Article: Low wages, long hours persist at iPhone factory, says labor group

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Right? The conditions these workers face are terrible.

So it would seem that Marx’s predictions are true; workers under a capitalist system are alienated. They cannot afford what they produce, they live vastly different lives from the people they are producing for, and have few if any ways to advance up the hierarchy of society. However, there are several factors of difference between Smith’s world and the one we currently live in. Technological advances, globalisation and growing populations mean Smith may not endorse the incarnation of society we are currently in, since he may have had no capability to imagine us having an incredibly powerful computer in our pockets (which also supports Angry Birds) 250 years after he wrote Wealth of Nations.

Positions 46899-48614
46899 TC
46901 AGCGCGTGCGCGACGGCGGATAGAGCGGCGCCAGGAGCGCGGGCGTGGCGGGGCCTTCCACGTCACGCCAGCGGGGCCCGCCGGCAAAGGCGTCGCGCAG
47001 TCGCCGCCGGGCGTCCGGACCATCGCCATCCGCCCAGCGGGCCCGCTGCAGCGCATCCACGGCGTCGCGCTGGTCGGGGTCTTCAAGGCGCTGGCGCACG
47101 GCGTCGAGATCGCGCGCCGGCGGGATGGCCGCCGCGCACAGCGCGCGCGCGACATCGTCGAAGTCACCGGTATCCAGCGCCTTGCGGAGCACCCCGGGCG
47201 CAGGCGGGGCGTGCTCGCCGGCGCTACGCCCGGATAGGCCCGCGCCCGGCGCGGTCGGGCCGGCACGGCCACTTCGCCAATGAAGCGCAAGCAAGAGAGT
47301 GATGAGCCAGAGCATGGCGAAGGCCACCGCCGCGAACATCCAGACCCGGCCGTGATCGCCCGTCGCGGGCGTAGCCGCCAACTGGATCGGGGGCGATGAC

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Well, mad stacks for Tim Cook and co…

So be aware next time you head into the Apple store on State, because your purchase – your acquisition of private property – says a lot about not only you as an individual but also our collective society.





7 thoughts on “What Adam Smith and Karl Marx had to say about your iPhone